Penn State denounces upcoming appearance of Milo Yiannopoulos, but kvetches that they can’t stop him from appearing

October 28, 2021 • 12:30 pm

I’d just as soon never listen to Milo Yiannopoulos again, for although there are some debatable issues he brings up, I know them already, and he’s more of a provocateur than a lecturer. Let me restate that: he’s a nasty piece of work.

But according to the article below from the local newspaper, Centre Daily, he’s scheduled to speak at Penn State on November 3. I sure as hell wouldn’t go, but some students will, as Milo is sponsored by Uncensored America, a student group. Yiannopoulos, who once prided himself on being gay, has now declared that he’s not gay, and, as the article says:

He is now hoping to open a “conversion therapy” center in Florida, which seeks to change a person’s sexual orientation or identity. Conversion therapy is banned in 14 states, while dozens of national organizations — such as the American Medical Association — have denounced such practices.

But there’s more:

Yiannopoulos, former editor of far-right media outlet Breitbart News, has been no stranger to controversy. He was permanently banned from Twitter in 2016 after referring to Black comedian/actress Leslie Jones as a man and an ape, while orchestrating an abusive campaign against her. He was also banned from Facebook and Instagram three years later after the platforms labeled him “dangerous” for his promotion of hate speech and/or violence.

He was forced to resign from Breitbart in 2017 over remarks that appeared to condone sexual relationships between old men and boys as young as 13. (The American Conservative Union rescinded his invitation to to speak at CPAC over the controversy.) And the formerly openly gay commentator — who’s also been accused of being sympathetic to white nationalists — married his boyfriend in 2017 before announcing earlier this year that he is no longer gay.

You can’t get much more odious than that, but since he’s already been invited, he should be allowed to speak. Penn State is a state college and must abide by the First Amendment.

What struck me about the article below was not so much Milo’s antics as the University’s repeated declarations that they don’t endorse his views, oppose him with all their might, and, most important, their implication that they would ban Milo if they only could, but they can’t. They almost seem reluctant that the Constitution prevents them from censoring him. What kind of behavior is that for a campus that purports to favor free speech?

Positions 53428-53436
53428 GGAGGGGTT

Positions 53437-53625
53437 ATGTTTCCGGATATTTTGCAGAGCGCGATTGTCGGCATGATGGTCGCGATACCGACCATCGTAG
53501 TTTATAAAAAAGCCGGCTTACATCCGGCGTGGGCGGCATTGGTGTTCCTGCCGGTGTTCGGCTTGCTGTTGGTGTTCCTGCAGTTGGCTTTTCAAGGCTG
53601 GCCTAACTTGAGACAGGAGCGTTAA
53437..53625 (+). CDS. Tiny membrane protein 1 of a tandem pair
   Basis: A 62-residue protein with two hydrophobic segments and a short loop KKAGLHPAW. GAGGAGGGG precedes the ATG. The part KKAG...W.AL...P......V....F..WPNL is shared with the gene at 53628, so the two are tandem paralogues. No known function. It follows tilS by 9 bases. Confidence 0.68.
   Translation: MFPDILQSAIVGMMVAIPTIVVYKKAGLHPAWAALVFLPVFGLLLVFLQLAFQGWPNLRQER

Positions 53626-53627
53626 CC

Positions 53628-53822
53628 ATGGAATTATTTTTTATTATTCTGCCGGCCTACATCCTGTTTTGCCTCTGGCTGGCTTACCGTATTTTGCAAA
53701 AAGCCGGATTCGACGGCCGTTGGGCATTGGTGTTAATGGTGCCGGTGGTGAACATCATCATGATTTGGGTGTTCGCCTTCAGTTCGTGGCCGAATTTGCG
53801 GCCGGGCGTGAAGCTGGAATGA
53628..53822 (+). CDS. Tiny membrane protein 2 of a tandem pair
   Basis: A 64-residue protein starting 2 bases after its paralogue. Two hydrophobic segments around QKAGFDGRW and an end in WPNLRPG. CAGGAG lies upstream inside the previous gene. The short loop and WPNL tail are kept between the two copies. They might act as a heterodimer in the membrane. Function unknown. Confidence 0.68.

Click to read the article:

That’s all I’ll say about Milo except to give the topic of his talk according to the event webpage: “free speech, faith, conversion therapy, hair style, and more. ”

Now here are some statements from Penn State officials from the article, either direct or reported secondhand:

In a written statement, university officials explained they are opposed to the event but cannot stop it due to the First Amendment.

. . .“(Yiannopoulos’) past presentations on the nation’s college campuses have been antithetical to Penn State’s values, and we share the profound dismay others have already expressed in response to his forthcoming appearance here,” read a joint statement Monday night from three university officials in Steve Dunham, vice president and general counsel; Damon Sims, vice president for student affairs; and Marcus Whitehurst, vice provost for educational equity.

The statement continued: “Yet as offensive and hurtful as Yiannopoulos’ comments have been and are likely to be again, and despite our own abhorrence for such statements and the promotional tactics used, Uncensored America has the undeniable Constitutional right to sponsor this presentation on our campus. The university lacks the right to do anything to stop it.”

. . .Despite the backlash, university officials remained adamant they could not prevent Yiannopoulos’ event from happening.

“As a public university, we are fundamentally and unalterably obligated under the U.S. Constitution’s First Amendment to protect various expressive rights, even for those whose viewpoints offend our basic institutional values,” the university’s joint statement read.